Theranostics 2019; 9(11):3341-3364. doi:10.7150/thno.34576 This issue

Review

Supramolecular Nanomachines as Stimuli-Responsive Gatekeepers on Mesoporous Silica Nanoparticles for Antibiotic and Cancer Drug Delivery

Chi-An Cheng1,3, Tian Deng2,3, Fang-Chu Lin2,3, Yao Cai2,3, Jeffrey I. Zink2,3✉

1. † Department of Bioengineering, University of California Los Angeles, Los Angeles, California 90095, United States
2. # Department of Chemistry & Biochemistry, University of California Los Angeles, Los Angeles, California 90095, United States
3. § California NanoSystems Institute, University of California Los Angeles, Los Angeles, California 90095, United States

This is an open access article distributed under the terms of the Creative Commons Attribution (CC BY-NC) license (https://creativecommons.org/licenses/by-nc/4.0/). See http://ivyspring.com/terms for full terms and conditions.
Citation:
Cheng CA, Deng T, Lin FC, Cai Y, Zink JI. Supramolecular Nanomachines as Stimuli-Responsive Gatekeepers on Mesoporous Silica Nanoparticles for Antibiotic and Cancer Drug Delivery. Theranostics 2019; 9(11):3341-3364. doi:10.7150/thno.34576. Available from https://www.thno.org/v09p3341.htm

File import instruction

Abstract

Graphic abstract

Major objectives in nanomedicine and nanotherapy include the ability to trap therapeutic molecules inside of nano-carriers, carry therapeutics to the site of the disease with no leakage, release high local concentrations of drug, release only on demand - either autonomous or external, and kill the cancer cells or an infectious organism. This review will focus on mesoporous silica nanoparticle carriers (MSN) with a large internal pore volume suitable for carrying anticancer and antibiotic drugs, and supramolecular components that function as caps that can both trap and release the drugs on-command.

Caps that are especially relevant to this review are rotaxanes and pseudorotaxanes that consist of a long chain-like molecule threaded through a cyclic molecule. Under certain conditions discussed throughout this review, the cyclic molecule can be attracted to one end of the rotaxane and in the presence of a stimulus can slide to the other end. When the thread is attached near the pore opening on MSNs, the sliding cyclic molecule can block the pore when it is near the particle or open it when it slides away.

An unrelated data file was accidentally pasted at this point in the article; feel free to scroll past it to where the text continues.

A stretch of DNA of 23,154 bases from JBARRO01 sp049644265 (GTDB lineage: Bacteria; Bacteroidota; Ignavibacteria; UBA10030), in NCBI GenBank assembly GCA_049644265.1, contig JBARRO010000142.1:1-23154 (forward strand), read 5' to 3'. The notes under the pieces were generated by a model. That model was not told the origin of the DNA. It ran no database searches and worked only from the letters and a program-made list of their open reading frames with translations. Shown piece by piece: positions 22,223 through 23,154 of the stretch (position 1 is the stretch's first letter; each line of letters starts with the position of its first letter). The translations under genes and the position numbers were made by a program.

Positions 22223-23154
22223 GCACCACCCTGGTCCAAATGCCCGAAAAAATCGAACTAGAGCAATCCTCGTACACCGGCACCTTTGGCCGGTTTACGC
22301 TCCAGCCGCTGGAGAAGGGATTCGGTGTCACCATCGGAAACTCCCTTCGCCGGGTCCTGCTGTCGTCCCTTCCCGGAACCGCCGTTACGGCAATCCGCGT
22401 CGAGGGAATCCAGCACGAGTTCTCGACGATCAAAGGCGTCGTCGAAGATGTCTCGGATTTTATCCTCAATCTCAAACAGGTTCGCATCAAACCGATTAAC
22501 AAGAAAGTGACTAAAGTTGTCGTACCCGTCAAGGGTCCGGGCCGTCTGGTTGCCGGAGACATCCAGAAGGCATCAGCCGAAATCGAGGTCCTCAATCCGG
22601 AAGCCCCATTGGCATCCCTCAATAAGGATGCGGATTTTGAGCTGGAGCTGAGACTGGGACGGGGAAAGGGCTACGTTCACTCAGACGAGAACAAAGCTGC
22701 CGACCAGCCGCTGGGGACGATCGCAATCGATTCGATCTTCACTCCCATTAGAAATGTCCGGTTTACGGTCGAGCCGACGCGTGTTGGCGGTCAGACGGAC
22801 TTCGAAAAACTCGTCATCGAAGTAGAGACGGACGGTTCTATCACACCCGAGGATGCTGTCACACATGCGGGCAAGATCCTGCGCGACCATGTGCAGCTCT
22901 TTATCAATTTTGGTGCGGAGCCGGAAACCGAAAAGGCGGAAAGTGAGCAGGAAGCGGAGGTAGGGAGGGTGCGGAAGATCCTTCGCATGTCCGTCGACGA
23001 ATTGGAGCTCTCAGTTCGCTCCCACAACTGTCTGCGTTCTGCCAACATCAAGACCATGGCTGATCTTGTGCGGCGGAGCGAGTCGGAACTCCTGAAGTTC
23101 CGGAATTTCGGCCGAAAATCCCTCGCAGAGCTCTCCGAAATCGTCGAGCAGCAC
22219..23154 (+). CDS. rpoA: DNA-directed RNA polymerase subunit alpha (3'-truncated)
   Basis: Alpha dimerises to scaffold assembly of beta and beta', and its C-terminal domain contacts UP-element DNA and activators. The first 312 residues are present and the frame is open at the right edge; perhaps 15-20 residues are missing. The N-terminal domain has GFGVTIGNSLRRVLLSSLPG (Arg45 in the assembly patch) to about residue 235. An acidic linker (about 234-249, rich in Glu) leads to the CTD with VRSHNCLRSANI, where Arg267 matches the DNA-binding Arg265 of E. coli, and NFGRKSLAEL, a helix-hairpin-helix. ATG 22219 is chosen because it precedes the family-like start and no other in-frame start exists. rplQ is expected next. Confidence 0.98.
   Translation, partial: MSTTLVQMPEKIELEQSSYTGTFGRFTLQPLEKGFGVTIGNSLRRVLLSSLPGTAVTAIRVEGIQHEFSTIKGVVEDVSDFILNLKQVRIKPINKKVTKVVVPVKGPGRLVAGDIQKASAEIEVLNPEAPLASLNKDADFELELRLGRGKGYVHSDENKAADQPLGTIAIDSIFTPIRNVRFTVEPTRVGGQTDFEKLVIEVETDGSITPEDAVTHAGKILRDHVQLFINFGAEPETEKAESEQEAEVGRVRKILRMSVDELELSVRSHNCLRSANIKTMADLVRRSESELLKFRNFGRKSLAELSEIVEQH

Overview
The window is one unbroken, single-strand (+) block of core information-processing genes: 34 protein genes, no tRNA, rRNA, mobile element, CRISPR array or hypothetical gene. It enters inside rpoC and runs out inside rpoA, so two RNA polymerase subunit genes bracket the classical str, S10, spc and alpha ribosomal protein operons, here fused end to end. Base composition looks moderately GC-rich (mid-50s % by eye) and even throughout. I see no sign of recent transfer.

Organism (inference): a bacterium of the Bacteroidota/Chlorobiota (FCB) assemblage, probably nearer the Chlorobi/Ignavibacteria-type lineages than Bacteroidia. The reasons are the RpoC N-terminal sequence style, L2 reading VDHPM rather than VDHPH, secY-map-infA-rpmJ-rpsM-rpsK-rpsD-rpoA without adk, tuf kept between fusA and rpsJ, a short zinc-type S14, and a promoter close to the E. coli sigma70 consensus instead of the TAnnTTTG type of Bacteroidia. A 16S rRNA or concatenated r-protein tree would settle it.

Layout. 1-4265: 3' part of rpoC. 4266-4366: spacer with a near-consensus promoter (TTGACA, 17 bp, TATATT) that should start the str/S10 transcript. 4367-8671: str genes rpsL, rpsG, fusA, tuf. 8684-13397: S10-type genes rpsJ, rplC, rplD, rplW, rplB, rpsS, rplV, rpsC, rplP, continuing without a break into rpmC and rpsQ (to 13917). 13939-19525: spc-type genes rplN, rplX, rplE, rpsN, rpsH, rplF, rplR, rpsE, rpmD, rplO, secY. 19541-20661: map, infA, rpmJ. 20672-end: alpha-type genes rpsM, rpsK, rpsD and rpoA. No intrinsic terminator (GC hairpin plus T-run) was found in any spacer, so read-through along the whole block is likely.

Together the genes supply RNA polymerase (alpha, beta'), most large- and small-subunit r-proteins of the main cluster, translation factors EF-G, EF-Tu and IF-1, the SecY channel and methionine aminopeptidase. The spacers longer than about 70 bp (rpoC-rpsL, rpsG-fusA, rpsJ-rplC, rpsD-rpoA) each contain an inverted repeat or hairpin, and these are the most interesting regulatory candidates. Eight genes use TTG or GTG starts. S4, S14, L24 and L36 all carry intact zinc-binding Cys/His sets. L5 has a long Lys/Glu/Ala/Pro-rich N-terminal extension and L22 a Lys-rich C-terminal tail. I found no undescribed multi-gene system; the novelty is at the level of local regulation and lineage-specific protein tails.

The design, synthesis and operation of supramolecular systems that act as stimuli-responsive pore capping devices that trap and release molecules for therapeutic or imaging applications are discussed. Uncapping can either be irreversible because the cap comes off, or reversible when the cyclic molecule is prevented from sliding off by a steric barrier. In the latter case the amount of cargo released (the dose) can be controlled. These nanomachines act as valves.

Examples of supramolecular systems stimulated by chemical signals (pH, redox, enzymes, antibodies) or by external physical signals (light, heat, magnetism, ultrasound) are presented. Many of the systems have been studied in vitro proving that they are taken up by cancer cells and release drugs and kill the cells when stimulated. Some have been studied in mouse models; after IV injection they shrink tumors or kill intracellular pathogens after stimulation. Supramolecular constructs offer fascinating, highly controllable and biologically compatible platforms for drug delivery.

Keywords: Rotaxane, pseudorotaxane, supramolecular, mesoporous silica nanoparticles, drug delivery